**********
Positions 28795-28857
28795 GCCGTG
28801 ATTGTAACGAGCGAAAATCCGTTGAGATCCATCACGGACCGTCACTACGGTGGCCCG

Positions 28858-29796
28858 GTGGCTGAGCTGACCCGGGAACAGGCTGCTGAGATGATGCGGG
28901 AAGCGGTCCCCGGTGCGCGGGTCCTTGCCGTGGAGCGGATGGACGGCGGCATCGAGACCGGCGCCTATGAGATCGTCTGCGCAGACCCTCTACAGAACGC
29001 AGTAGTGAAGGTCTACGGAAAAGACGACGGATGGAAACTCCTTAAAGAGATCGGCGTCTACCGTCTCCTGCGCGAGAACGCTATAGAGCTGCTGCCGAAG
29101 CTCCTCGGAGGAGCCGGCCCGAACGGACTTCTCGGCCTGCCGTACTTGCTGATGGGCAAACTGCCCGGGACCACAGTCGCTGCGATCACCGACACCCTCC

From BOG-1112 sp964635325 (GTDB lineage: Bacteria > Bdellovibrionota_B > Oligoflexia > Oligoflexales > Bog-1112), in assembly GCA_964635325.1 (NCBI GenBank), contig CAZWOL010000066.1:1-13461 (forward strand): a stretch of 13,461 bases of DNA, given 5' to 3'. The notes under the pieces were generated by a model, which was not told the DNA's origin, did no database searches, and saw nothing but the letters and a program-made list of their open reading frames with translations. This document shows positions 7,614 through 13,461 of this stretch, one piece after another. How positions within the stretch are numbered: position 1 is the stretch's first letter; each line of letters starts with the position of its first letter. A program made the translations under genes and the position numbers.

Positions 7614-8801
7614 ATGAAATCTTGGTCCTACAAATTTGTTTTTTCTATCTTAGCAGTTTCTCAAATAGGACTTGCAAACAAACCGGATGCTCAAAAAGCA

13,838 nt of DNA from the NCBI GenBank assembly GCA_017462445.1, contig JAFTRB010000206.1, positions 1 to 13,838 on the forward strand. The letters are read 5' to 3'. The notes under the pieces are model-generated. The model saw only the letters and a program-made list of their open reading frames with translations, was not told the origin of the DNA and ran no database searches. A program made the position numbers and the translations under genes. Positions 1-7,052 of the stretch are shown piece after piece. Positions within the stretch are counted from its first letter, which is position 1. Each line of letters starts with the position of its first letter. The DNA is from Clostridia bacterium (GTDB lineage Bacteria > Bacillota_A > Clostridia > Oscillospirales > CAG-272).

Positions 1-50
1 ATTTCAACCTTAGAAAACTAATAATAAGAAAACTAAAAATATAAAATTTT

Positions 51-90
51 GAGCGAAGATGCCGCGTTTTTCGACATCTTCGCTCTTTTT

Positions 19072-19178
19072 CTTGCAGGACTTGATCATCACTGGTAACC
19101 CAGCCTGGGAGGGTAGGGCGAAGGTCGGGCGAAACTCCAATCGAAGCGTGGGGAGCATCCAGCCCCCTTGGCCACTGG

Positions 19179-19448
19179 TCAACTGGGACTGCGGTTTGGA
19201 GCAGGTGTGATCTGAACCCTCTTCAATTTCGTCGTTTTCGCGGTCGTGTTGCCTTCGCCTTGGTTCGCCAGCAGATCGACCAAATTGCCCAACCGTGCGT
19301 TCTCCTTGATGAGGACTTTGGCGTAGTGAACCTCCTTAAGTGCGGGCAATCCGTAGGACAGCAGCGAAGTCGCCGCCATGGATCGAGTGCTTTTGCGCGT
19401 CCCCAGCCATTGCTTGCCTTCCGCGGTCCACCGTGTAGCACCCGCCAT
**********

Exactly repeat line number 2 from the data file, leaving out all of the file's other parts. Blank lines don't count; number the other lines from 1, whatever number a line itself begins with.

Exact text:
28795 GCCGTG